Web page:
Newborns cry for many reasons – hunger, fear, tension, pain, and it is not always clear in the first days which cry you are hearing. You will quickly learn to distinguish a hunger cry from the others.
When your baby cries excessively, how do you know if it is newborn colic? Dr. Stern’s rule of thumb is that you know your newborn has colic when you have an irresistible urge to get him his own apartment.
Newborn colic is diagnosed when an otherwise healthy infant cries inconsolably for a total of 3 or more hours a day. Walking, bouncing, singing, feeding – nothing seems to help. Nobody knows what newborn colic is but we do know that it seems to have no long term effects. It usually starts around one month and goes away by itself by 3-4 months. During that period you may need to see your pediatrician a few times to make sure that something else is not going on.
You will need some help to give you a respite from constant crying. Grandparents, other relatives or a neighbor who has faced this herself can give you an hour or two away from it. Sometimes if there is nobody available and you are at the end of your rope trying to comfort your child, leave the newborn in the crib for a few minutes, take a hot shower with the radio playing and renew yourself temporarily.
This is the time that some parents may be so frustrated that they shake their baby, which can cause brain damage or even kill. If you feel this way, you must walk away from your newborn and call someone for help. The newborn care video will cover newborn colic in more detail.
All babies cry. Newborns, at first, cry mostly because they are hungry but also because they are over stimulated and need to relieve tension. This is sometimes to shut out noise and visual stimulation or sometimes because they just want to be picked up. If a hungry newborn is not fed, the cry can change from simple hunger to a more distressed cry.
Over the first weeks of life, you will learn to tell the difference between newborn cries. Sometimes you will feel baffled. You try to feed, to change a wet diaper and/or do a host of other things you think need to be done and your newborn baby still cries. If you repeatedly hear a high pitched screaming cry for hours and you cannot calm the newborn, you may be dealing with colic. Most of the time, however, crying is a way for your baby to tell you he or she needs something.
When Babies Cry
Newborns go through several states of consciousness cycles every day. This ranges from deep sleep, lighter sleep and drowsiness to the “quiet alert stage” when they are most responsive to you. The “active alert stage” is when they are moving around and not quite as responsive. This crying period, when diversions such as the toys they liked during the quiet alert stage have little soothing effect.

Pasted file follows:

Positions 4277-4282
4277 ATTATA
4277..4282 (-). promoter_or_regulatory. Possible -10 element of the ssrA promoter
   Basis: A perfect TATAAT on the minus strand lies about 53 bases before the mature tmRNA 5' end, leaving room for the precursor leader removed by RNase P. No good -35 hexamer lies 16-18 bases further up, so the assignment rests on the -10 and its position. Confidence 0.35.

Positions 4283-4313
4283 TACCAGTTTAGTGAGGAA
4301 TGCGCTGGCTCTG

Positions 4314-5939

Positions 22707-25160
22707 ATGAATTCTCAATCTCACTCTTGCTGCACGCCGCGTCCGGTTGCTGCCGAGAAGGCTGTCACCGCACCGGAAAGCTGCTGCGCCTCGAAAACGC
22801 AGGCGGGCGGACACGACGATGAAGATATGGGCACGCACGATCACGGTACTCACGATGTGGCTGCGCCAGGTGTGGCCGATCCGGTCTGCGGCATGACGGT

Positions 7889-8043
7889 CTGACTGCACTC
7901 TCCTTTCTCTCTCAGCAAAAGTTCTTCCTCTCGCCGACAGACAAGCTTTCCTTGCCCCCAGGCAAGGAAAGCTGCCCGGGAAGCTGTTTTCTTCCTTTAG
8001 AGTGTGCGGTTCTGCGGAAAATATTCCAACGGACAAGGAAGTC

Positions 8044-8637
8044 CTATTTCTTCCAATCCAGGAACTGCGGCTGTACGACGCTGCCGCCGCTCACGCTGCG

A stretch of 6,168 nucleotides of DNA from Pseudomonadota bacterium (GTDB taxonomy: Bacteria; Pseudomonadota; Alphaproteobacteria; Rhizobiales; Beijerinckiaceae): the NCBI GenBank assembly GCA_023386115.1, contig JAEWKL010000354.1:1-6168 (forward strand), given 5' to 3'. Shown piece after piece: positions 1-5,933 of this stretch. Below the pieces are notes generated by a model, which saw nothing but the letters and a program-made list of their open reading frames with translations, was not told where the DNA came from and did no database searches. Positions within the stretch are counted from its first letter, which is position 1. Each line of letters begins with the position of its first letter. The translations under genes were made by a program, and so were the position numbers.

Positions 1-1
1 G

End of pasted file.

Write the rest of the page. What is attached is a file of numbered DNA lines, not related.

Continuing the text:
Parents get the most gratification during the quiet alert stage when the baby may look deeply into your eyes and even begin to show the beginnings of a smile. The crying period may not be the most rewarding time unless you can soothe your newborn.
What To Do
Let nobody tell you that you are spoiling your newborn if you hold and carry her often. Studies have shown that the more you hold and cuddle your newborn the less crying you face down the line. The advice to “let her cry it out” is only appropriate under 2 circumstances:
You have tried everything, nothing has worked and you are frustrated and angry. This is the time that some parents may lose control and hurt their newborn. Under those circumstances put her down and walk away.
The other is that some newborns need to cry for a few minutes before they go to sleep in order to settle themselves down. This crying is more fussy than painful and usually fades after a few minutes. Let your newborn learn to settle herself.
If you have a fed, dry and warm newborn who is still crying, there are a variety of traditional ways to comfort:
- Swaddle the newborn tightly in blankets
- Rock in a rocking chair or sway back and forth (the “baby dance”)
- Sing a quiet song or make shushing noises or play soft music while holding
- Walk around the room or the house
- Give your newborn a warm bath/In desperation, take a ride in the car
- A swing can soothe older babies but do not put your newborn in a swing. The baby should be able to sit on her own before you leave her in a swing.
Temperment and Crying
We have learned over the past 5 or 6 decades that newborns have temperamental characteristics that are inborn and unchanging. A few of these characteristics include:
- Regularity – eating, pooping and sleeping at regular intervals
- Sensitivity – an initial reaction to a new situation may cause distress or just make your child observant for a few minutes.
- Sounds or voices may startle or distress one newborn more than another
- Basic mood – some newborns are happier than others
- Some children are more energetic and some more cautious
- Some are easily distracted while others can shut out sounds and other people easily
Many of these traits seem to run in families. Often, as parents get to know their newborn, they tell us that the baby is just like the father, an uncle, or the mother when she was a baby.
The point is that as you get to know your newborn, you will sense when something is difficult or disturbing for her. It is not your job to change these traits nor can you. It is your job to help arrange her environment and her relationships to make her life as easy as possible. If she takes a while to warm up to strangers, for example, do not deliberately give her to the grandmother that she does not know but give her a while to get used to the stranger.
Yes, your infant has to learn to live in your home and in the world, but the newborn period is a time for you to learn what she is like, what her particular needs are and how you can accommodate those needs. Creating a comfortable environment for your newborn is not spoiling; it is being a good parent.